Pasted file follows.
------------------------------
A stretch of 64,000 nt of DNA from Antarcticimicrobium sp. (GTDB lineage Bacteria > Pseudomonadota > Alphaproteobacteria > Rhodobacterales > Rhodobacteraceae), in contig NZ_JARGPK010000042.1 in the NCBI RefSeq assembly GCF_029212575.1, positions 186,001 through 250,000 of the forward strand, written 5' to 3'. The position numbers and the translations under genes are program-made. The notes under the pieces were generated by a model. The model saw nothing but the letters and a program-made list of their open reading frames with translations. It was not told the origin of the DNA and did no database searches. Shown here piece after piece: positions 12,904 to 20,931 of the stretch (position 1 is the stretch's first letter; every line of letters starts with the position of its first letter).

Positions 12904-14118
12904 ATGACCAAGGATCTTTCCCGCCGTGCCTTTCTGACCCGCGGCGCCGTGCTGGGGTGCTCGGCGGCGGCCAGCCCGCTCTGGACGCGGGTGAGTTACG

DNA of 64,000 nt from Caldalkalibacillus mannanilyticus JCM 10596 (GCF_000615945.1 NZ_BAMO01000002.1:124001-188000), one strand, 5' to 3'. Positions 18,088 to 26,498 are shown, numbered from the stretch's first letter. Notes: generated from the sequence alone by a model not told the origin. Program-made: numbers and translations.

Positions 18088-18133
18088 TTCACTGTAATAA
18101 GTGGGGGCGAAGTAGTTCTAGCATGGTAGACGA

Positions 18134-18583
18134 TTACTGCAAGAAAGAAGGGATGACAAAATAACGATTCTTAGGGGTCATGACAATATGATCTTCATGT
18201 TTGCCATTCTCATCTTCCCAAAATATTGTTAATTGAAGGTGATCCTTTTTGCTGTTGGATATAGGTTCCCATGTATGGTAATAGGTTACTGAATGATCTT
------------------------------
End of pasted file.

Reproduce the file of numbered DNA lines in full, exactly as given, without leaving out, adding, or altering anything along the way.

A stretch of 64,000 nt of DNA from Antarcticimicrobium sp. (GTDB lineage Bacteria > Pseudomonadota > Alphaproteobacteria > Rhodobacterales > Rhodobacteraceae), in contig NZ_JARGPK010000042.1 in the NCBI RefSeq assembly GCF_029212575.1, positions 186,001 through 250,000 of the forward strand, written 5' to 3'. The position numbers and the translations under genes are program-made. The notes under the pieces were generated by a model. The model saw nothing but the letters and a program-made list of their open reading frames with translations. It was not told the origin of the DNA and did no database searches. Shown here piece after piece: positions 12,904 to 20,931 of the stretch (position 1 is the stretch's first letter; every line of letters starts with the position of its first letter).

Positions 12904-14118
12904 ATGACCAAGGATCTTTCCCGCCGTGCCTTTCTGACCCGCGGCGCCGTGCTGGGGTGCTCGGCGGCGGCCAGCCCGCTCTGGACGCGGGTGAGTTACG

DNA of 64,000 nt from Caldalkalibacillus mannanilyticus JCM 10596 (GCF_000615945.1 NZ_BAMO01000002.1:124001-188000), one strand, 5' to 3'. Positions 18,088 to 26,498 are shown, numbered from the stretch's first letter. Notes: generated from the sequence alone by a model not told the origin. Program-made: numbers and translations.

Positions 18088-18133
18088 TTCACTGTAATAA
18101 GTGGGGGCGAAGTAGTTCTAGCATGGTAGACGA

Positions 18134-18583
18134 TTACTGCAAGAAAGAAGGGATGACAAAATAACGATTCTTAGGGGTCATGACAATATGATCTTCATGT
18201 TTGCCATTCTCATCTTCCCAAAATATTGTTAATTGAAGGTGATCCTTTTTGCTGTTGGATATAGGTTCCCATGTATGGTAATAGGTTACTGAATGATCTT